My materials are my fine art painting companions. They help me translate my thoughts to the painting surface.
When I decide to express myself artistically, my first step is not to make a decision about the type of painting - an oil painting, a classic Chinese painting, or a combination thereof. That decision is not clear until I pick up a material - an ink stick, oil brush, a piece of silk, or a piece of wood - some are soft, some are solid, some are fluid, and some are textured. Each one has its unique characteristics that will help to translate my idea into the physical world.
Today, I am going to talk about the oriental ink stick - how it’s made and how it magically produces ink.
In Europe, most ink that you find in an art shop or a stationery shop is liquid in a bottle. In China, where I spent my early years that type of ink was to be used in a fountain pen for writing - usually homework! The other type of ink was produced from an ink stick - which one grinds in water on an inkstone. They are widely used for the classic paintings and calligraphy in China, Japan and Korea.
In the orient, good ink sticks and inkstones are collectables. Famous artists and wealthy collectors will go to extreme measures to source the finest ink sticks and inkstones that they can afford.
As an artist, I know good ink will make a fine line very smooth and the black pigment is excellent for drawing gentle peony petals as the ink binds the paper or silk very well without any discolouring. And the ink stick becomes a constant companion as it can last for a decade!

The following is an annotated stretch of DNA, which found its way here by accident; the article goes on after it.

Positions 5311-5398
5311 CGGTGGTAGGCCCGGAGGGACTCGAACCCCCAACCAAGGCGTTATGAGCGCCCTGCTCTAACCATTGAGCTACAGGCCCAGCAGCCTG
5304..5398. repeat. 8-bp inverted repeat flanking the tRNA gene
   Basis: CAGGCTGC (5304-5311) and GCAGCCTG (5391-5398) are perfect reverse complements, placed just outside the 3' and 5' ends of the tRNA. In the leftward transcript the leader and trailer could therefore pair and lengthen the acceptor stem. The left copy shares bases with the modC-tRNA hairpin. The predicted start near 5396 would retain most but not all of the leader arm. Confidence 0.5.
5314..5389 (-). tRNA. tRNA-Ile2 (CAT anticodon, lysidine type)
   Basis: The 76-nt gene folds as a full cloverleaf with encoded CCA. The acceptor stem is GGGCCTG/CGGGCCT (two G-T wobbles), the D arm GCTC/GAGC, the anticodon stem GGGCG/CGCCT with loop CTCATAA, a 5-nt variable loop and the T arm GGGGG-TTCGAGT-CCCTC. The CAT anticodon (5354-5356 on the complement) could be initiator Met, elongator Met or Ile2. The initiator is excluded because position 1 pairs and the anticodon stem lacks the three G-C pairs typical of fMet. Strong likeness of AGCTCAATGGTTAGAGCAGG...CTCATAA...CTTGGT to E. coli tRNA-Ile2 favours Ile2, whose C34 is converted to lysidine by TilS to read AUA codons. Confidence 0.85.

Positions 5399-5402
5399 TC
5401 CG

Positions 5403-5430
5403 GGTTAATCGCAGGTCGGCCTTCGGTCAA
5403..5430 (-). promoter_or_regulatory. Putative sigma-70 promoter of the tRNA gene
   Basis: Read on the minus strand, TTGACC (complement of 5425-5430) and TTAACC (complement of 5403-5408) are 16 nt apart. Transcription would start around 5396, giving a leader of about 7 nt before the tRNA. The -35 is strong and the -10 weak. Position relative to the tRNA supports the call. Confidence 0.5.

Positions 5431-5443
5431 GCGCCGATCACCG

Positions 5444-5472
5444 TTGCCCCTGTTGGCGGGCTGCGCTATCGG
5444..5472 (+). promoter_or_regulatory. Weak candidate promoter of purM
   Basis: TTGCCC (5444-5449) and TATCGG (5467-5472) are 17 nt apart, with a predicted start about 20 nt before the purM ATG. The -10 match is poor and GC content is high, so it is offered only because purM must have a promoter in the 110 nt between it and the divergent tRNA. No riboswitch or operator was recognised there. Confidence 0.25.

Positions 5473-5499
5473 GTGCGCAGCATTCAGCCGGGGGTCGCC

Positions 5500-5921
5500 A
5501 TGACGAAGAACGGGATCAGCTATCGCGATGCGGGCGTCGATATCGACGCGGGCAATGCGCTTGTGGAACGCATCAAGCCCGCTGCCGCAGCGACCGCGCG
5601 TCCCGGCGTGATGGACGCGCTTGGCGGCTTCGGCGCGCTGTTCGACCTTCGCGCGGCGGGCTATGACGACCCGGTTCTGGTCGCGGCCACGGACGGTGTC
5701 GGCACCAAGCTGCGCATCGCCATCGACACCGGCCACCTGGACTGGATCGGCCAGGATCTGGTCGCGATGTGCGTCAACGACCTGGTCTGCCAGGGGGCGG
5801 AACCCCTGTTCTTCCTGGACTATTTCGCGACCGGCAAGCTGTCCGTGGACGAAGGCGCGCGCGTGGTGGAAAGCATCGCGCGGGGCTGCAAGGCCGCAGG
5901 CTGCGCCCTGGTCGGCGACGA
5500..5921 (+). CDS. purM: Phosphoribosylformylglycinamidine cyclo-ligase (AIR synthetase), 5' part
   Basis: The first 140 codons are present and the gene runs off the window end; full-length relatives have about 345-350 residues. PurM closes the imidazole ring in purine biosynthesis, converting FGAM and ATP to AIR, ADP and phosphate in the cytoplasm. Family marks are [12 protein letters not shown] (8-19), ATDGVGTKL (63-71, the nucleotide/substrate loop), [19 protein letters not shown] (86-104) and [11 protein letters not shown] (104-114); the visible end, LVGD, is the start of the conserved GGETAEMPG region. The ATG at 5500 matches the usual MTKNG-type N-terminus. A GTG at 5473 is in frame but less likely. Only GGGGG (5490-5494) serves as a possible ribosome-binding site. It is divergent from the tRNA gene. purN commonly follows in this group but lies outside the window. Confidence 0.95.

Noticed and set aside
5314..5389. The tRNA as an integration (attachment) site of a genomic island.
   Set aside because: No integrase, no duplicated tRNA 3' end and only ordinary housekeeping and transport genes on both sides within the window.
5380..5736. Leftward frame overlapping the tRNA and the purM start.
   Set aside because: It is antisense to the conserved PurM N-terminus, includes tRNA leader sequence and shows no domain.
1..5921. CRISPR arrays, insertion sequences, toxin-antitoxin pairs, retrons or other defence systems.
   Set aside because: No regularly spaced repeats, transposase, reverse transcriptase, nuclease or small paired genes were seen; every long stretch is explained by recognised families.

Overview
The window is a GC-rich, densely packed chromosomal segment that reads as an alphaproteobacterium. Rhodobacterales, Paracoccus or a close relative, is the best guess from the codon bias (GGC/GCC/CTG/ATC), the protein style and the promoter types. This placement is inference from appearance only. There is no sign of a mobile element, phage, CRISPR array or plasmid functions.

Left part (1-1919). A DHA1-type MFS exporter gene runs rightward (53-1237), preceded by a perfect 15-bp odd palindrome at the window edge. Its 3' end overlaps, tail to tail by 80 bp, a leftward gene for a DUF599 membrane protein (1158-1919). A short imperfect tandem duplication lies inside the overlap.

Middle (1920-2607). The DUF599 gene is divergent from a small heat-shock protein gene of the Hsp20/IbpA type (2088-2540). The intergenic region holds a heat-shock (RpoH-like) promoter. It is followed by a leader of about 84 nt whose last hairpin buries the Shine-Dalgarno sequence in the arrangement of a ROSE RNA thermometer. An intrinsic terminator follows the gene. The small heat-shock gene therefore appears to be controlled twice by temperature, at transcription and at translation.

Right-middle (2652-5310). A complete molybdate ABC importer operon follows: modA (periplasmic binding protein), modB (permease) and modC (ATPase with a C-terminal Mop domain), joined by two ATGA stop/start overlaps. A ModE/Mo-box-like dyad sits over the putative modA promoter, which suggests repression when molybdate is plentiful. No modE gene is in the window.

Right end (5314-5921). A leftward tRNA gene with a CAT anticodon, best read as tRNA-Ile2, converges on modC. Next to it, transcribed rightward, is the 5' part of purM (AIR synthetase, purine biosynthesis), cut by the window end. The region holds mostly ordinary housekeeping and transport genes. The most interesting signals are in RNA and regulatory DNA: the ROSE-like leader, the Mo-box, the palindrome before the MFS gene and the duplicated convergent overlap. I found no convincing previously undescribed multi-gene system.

So, how is an oriental ink stick made? There are five key steps:
Burn the pine
Surprisingly, the ink stick preferred for calligraphy and gongbi painting is made from pine soot. In other words, the burning of pine creates soot which is of course distinct from the ash.
Knead the dough
This is the most mysterious step in ink making. Dozens of precious medical herbs to improve the physical aesthetics of the inkstick are added into the animal glue (which may be from egg whites, fish skin or ox hides) which also may serve as a preservative.
Different ink masters have different glue recipes and that makes them unique and mysterious. As an artist, I do not know the magic recipe, but I can tell the quality of an ink stick from its weight, colour, the feeling of grinding it and the ink displayed on paper or silk.
Mashing and smelting
The perfect combination of smoke and glue also requires repeated smashing, grinding, rubbing and pounding. Hard work.
After the intense smelting and quenching, the primal ink stick finally forms its shape, and their patterns come from the ink molds which were pressed on them. Poorly made ink sticks will crack very quickly.
Dry the ink
After several months of drying, the ink stick will be carefully polished and decorated meticulously. It will be as hard as stone and ready for use by artists.
Each ink stick is unique and given they have been used for thousands of years it is not surprising there are so many secret recipes.
That’s how ink sticks are made. I hope after the summary above, you can understand the process even if you don’t speak Chinese.